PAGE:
Inequality and Social Mobility

Part of the debate – in the House of Commons at 5:56 pm on 12th June 2019.

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Photo of Judith Cummins Judith Cummins Shadow Minister (International Trade) 5:56 pm, 12th June 2019

It is a pleasure to follow my friend Gillian Keegan. My constituency ranks bottom—533rd out of 533 of all English constituencies—for school-age social mobility. Put simply, anyone growing up in Bradford South has far fewer opportunities than someone growing up in a wealthier area. Rather than just talking about social mobility in a narrow sense, I want to look more closely at how opportunity is distributed in this country. I believe that it is a structural problem that requires a structural response.

Ultimately, the key to improving life chances for everyone is to redistribute opportunity more equally. At the moment, some people and some places have more opportunities than others—opportunities to go to an outstanding school, to get into the best universities, to access high-paying jobs. This must change.

In the short time I have, I want to focus on three areas: first, how we can empower schools to improve life chances; secondly, the role and future of the Government’s opportunity areas scheme, particularly in Bradford; and finally, the vital role that further education has to play in redistributing opportunity.

I would like to start, as other hon. Members have, by commending the Social Mobility Commission for its excellent recent “State of the Nation” report, which breaks down in forensic detail the scale of the problem we face. I was pleased to attend a meeting between the APPG on social mobility, chaired by my hon. Friend Justin Madders, and the commission. The commission rightly points out that schools are an essential vehicle for social mobility. In fact, I would go as far as to say that schools are the essential vehicle for social mobility. Good schools, as many of us know, can turn a child’s life around and open up opportunities they never had before.

We need to empower schools to do more to improve social justice. Of course, this is partly about funding. Education cuts do not fall on children equally. We know that cuts to support staff, after-school activities and targeted interventions impact disproportionately on disadvantaged children. I am concerned about the number of children who arrive at my primary schools with severely delayed speech and language skills. Headteachers across my constituency have raised that issue with me, and I recently met the children’s communication charity, I CAN, to discuss solutions. I CAN has developed a 10-week programme aimed at four, five and six-year-olds to deliver a language boost, and it is targeted at disadvantaged children. In the current funding climate, schools will struggle to fund such vital schemes.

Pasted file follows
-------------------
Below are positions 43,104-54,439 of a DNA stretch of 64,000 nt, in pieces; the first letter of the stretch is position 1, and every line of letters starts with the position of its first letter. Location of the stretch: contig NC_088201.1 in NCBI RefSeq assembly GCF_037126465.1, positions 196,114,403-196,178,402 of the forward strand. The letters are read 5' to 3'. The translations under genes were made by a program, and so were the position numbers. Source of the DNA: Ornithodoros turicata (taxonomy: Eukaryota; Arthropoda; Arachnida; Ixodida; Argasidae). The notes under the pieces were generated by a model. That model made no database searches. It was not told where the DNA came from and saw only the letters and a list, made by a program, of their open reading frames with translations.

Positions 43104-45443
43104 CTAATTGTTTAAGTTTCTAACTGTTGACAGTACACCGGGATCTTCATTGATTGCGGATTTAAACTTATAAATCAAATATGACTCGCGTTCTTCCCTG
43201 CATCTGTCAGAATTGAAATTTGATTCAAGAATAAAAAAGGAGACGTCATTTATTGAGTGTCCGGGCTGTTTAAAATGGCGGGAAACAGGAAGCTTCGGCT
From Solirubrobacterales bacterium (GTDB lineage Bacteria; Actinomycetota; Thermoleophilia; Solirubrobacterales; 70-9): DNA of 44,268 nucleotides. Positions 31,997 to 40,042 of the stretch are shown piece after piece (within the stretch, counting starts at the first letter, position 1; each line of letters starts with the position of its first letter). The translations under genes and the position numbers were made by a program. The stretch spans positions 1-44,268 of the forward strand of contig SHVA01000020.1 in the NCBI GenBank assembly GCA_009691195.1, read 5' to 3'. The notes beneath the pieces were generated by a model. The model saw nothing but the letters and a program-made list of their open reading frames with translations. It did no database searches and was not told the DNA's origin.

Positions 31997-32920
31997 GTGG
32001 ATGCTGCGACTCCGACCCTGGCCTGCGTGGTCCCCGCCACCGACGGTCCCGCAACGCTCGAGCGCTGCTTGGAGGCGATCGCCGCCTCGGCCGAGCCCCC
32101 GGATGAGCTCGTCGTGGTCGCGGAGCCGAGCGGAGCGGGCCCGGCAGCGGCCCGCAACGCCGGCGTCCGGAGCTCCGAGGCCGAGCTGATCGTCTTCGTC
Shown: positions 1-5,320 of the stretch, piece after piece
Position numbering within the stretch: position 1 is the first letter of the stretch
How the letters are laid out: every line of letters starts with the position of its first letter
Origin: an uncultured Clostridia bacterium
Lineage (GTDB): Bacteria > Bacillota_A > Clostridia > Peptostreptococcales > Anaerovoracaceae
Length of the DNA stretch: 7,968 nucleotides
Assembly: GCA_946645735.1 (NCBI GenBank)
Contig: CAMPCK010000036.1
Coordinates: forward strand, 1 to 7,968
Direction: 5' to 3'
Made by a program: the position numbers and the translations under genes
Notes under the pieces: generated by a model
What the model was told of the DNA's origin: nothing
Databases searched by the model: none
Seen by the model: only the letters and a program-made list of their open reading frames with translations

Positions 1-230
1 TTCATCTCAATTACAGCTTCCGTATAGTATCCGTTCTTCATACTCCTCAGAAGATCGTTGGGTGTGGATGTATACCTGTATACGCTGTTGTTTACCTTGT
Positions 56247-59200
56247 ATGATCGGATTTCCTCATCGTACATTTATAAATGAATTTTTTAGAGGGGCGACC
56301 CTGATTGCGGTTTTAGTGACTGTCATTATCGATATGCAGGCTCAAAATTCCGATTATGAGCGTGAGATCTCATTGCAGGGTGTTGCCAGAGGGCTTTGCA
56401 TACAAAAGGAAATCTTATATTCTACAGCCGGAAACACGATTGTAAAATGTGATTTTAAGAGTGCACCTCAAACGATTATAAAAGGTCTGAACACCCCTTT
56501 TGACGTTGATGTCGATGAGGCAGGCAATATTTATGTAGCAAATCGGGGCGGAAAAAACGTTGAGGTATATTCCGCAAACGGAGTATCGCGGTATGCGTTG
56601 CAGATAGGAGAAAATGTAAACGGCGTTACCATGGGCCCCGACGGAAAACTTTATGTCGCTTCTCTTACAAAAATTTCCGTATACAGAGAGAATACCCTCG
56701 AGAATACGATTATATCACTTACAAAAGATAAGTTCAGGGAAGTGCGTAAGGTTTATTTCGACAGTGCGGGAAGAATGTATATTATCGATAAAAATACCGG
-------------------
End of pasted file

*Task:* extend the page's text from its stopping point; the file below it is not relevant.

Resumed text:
I now turn to the opportunity areas programme, the Government’s place-based social mobility programme, which is targeted at 12 social mobility cold spots, including Bradford. In Bradford, the scheme is focused on improving the quality of teaching, improving literacy and oracy, and widening access to good jobs. While it is too soon to evaluate properly the success of the Bradford opportunity area, I would like to make a few points. We need clearer information about where the money is being spent. I am concerned that it does not always reach the communities, including those I represent, that need it most. If such schemes are to be successful, they must be open and accountable, including to Members of Parliament, and run over at least five years, with early and regular evaluation so that we can see their real impact.

The Government should also expand cross-departmental working in opportunity areas to include the Department for Business, Energy and Industrial Strategy and the Department for Work and Pensions. Finally, we need clarity, which I hope the Minister can provide today, about whether the Government intend to continue with the opportunity areas programme beyond 2020. People in my constituency deserve a clear answer on that.

Further education colleges take on an increasing proportion of our disadvantaged young people for their post-16 education, at a time when they face severe funding shortfalls. Those Government funding cuts, coupled with an historical debt, has led Bradford College, my local college, to propose making over 130 redundancies in a workforce of around 850. That cannot be right. The Government must increase per-student funding for 16-19 education, reintroduce the education maintenance allowance and consider a student premium for disadvantaged students in FE.

A child growing up in Bradford South should have as many life chances and opportunities as a child from the wealthiest parts of the country. It cannot be acceptable that some children are born more equal than others. That will not be solved by any one policy alone. We need a wholesale response to bring about structural change to redistribute opportunity.